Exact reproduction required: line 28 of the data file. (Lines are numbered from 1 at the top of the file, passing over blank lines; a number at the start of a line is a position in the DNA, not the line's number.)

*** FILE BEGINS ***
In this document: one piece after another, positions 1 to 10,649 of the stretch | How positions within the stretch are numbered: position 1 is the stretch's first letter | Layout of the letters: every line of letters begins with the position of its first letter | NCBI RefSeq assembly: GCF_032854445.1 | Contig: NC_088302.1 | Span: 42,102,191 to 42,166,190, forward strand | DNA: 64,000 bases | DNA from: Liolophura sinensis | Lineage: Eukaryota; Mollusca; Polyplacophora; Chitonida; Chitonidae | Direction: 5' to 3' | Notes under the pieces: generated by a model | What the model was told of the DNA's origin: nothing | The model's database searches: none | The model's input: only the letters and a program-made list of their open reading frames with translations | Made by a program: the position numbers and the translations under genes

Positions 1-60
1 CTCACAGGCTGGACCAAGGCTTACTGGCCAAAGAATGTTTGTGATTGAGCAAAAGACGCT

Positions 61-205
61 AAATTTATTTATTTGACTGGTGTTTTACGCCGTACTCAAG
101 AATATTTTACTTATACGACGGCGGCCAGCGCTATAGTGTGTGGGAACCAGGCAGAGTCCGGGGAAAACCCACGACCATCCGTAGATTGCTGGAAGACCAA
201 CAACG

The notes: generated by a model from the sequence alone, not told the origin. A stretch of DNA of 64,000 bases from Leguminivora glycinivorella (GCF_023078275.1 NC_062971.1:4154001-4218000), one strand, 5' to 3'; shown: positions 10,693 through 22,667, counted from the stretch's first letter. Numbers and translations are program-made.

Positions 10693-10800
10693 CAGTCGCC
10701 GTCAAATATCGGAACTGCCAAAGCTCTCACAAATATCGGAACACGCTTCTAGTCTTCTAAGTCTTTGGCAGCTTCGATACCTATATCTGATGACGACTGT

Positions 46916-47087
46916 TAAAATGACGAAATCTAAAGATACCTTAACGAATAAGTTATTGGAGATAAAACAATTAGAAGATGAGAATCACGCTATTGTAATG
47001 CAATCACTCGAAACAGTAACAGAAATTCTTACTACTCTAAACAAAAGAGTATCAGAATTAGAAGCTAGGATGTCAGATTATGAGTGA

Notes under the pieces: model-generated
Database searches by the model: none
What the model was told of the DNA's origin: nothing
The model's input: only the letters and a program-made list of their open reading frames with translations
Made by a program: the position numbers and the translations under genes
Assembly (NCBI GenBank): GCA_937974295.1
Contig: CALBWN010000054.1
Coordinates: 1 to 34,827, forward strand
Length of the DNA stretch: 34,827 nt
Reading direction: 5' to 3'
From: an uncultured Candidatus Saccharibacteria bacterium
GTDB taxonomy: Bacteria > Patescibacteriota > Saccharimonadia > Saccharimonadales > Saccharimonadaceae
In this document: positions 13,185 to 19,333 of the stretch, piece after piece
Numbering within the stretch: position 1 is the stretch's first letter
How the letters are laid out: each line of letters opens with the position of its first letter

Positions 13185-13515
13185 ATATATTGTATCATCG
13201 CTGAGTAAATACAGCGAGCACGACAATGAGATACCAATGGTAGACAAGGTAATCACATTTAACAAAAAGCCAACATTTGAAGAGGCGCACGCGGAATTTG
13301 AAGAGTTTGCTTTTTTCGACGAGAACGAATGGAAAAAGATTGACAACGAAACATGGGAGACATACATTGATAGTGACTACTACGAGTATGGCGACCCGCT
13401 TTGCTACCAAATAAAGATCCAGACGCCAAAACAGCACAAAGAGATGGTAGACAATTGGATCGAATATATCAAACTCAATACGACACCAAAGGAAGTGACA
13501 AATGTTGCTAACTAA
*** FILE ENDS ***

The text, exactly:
Numbering within the stretch: position 1 is the stretch's first letter